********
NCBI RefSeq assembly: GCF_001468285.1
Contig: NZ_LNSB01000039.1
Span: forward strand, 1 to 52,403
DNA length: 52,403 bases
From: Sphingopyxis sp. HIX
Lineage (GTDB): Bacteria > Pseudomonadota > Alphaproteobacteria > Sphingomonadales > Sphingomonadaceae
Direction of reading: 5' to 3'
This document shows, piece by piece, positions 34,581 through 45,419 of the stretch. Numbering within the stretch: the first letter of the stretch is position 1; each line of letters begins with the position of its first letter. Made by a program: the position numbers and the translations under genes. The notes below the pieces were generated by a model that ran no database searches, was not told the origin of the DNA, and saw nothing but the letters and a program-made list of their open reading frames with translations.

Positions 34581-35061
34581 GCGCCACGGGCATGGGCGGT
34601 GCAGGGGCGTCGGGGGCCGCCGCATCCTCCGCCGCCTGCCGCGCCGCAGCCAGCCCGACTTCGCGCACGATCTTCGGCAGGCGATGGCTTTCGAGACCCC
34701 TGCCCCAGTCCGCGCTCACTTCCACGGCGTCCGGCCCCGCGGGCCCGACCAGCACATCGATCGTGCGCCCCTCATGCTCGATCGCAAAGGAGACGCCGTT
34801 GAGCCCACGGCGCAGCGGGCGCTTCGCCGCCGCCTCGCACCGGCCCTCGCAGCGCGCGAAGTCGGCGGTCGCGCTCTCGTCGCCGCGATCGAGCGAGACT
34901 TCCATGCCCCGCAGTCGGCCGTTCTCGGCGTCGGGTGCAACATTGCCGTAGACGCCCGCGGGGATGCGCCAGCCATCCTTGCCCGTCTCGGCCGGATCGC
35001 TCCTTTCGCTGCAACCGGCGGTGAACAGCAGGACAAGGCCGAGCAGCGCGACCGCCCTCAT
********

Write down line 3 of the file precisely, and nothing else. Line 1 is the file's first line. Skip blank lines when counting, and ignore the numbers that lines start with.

Span: forward strand, 1 to 52,403